past, and go to some organised networking events."
It is a challenging business, but professional organisations can be useful.
Both the CIPD and the Institute of Management run workshops, seminars and
meetings which could be valuable networking opportunities. The CIPD also runs
around 16 forums per year that are open to interims.
And interims themselves are now taking the initiative. Last year saw the
launch of the Institute of Interim Management, which aims to help interims with
training and professional development, as well as offering the chance to
network. The IIM’s first evening event was held in January, and monthly
meetings will take place all over the country. Communications manager Paul
Vousden believes networking between posts is important, helping IMs form better
links with providers. "If you sign up with an agency, you may only get put
on their long list, and your name will come up only in response to certain key
words," he warns.
"There are so many people signing up with interim agencies now that
they cannot see everyone face-to-face. There is no substitute for meeting
people – so members will have the chance to talk to providers at our
Mike Measures, an interim from an accountancy background, is also trying to
make networking easier. He has set up Interim Connect, a website and virtual
notice board, which 500 interims are now using to advertise their skills.
"Interims do get assignments through the site," says Measures.
"Providers come to us when they have gaps on their databases – and so do
management consultancies." But a virtual contact point is not enough:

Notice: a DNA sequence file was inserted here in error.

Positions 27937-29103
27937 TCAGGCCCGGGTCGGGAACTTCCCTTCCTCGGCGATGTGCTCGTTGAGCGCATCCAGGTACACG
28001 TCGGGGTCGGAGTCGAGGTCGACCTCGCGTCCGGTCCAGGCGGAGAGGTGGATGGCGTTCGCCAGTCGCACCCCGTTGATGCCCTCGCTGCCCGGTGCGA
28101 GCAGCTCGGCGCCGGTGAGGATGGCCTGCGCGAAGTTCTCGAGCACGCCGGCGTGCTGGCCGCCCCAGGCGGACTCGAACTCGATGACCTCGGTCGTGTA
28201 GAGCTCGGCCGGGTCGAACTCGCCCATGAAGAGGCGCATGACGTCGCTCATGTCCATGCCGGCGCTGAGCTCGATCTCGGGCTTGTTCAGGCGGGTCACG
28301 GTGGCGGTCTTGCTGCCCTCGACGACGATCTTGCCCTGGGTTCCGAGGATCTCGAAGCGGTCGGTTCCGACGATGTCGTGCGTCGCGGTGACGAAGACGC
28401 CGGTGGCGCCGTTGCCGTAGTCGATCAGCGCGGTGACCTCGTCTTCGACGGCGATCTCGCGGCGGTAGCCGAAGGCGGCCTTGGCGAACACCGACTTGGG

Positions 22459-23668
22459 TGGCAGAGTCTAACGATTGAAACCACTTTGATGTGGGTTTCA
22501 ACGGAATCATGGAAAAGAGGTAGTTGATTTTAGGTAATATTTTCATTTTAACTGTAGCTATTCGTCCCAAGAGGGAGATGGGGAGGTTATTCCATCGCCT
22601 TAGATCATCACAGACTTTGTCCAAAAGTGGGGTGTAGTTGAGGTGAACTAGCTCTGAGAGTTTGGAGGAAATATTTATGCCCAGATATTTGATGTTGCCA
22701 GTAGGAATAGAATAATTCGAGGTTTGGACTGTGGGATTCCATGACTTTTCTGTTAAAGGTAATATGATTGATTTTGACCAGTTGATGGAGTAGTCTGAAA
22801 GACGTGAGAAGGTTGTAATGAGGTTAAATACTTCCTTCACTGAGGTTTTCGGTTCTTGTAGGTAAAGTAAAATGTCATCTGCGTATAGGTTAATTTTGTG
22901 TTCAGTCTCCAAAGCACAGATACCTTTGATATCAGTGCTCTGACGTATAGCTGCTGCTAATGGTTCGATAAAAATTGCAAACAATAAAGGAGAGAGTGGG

Measures also organises face-to-face meetings and networking events at the
Institute of Directors in London and Guildford
Taking the initiative like this can help relieve some of the stress of life
as an interim – sitting at home waiting for the phone to ring isn’t good for
Richard Humphries, who has worked as an interim specialising in supply chain
management for 11 years knows this from bitter experience. "I had
virtually back-to-back assignments until last year, and now I haven’t worked
since last August," he says. "I have signed up with 11 agencies, but
they have come up with very little." Humphries is sceptical about the
value of networking with fellow interims. "I don’t think networking is
particularly useful. Other interims are protective of what they have got. They
are looking for their own opportunities," he says.
Humphries may feel isolated, but Sharon Hingley, director of research and
resourcing at Executives on Assignment, says he has a lot in common with his
fellow interims. Although her firm has 3,500 interims on its database, only 80
turned up to a special conference 18 months ago.
"We asked them what they wanted, and they said ‘networking’," says
Hingley. "But the fact that so few people came along is indicative of how